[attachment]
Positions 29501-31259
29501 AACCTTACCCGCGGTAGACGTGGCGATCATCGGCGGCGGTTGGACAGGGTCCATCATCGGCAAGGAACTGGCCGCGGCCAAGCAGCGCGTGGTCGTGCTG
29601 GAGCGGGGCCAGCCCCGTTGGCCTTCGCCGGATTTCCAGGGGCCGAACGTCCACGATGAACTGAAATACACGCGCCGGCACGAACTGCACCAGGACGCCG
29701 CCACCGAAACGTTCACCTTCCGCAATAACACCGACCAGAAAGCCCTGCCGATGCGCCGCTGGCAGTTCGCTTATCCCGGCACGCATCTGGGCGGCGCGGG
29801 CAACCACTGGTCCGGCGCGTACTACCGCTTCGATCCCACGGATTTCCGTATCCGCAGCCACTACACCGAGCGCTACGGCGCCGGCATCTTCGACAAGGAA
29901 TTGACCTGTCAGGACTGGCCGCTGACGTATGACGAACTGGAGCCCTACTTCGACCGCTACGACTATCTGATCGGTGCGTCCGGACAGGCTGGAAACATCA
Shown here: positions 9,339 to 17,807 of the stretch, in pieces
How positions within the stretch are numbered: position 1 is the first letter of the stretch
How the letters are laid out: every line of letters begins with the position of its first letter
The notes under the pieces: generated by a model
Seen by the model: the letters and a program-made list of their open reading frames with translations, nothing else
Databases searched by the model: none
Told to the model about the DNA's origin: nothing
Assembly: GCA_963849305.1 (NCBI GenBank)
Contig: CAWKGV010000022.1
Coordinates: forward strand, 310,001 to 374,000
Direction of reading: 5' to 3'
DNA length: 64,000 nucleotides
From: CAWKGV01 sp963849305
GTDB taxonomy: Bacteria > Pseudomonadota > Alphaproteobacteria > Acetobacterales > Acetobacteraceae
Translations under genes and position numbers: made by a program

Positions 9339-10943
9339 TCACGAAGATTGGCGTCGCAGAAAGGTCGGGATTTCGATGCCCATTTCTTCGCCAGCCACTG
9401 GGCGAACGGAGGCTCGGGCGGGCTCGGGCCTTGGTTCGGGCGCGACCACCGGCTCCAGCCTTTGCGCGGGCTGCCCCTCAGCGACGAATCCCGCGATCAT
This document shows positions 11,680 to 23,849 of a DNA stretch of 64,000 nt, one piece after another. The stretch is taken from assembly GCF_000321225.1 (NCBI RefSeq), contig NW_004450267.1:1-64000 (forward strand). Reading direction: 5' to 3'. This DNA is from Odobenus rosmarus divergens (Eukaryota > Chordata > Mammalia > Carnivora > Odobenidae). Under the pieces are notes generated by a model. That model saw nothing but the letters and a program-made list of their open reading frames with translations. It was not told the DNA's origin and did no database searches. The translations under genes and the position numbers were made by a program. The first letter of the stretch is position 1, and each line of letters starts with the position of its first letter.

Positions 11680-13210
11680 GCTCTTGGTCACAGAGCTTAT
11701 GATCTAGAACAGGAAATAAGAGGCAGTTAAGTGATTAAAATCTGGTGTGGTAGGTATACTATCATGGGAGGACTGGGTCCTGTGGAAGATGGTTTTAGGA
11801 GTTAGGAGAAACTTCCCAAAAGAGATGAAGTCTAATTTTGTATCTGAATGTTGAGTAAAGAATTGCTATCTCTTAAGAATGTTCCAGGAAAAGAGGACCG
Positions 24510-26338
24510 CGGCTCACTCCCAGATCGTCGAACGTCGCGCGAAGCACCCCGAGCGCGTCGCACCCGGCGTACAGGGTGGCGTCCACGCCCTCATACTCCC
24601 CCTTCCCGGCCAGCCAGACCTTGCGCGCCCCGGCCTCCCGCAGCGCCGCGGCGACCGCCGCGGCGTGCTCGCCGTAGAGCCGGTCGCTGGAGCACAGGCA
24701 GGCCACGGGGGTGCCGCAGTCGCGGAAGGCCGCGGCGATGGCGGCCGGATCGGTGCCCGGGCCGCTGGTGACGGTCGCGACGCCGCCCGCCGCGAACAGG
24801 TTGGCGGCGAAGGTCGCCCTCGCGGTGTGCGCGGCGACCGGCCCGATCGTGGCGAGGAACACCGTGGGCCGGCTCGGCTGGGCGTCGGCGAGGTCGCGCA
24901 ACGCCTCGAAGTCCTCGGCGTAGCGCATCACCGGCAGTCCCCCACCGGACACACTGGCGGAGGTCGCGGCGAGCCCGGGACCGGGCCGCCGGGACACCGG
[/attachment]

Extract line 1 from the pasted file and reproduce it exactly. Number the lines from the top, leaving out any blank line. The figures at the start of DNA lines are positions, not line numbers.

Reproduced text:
Positions 29501-31259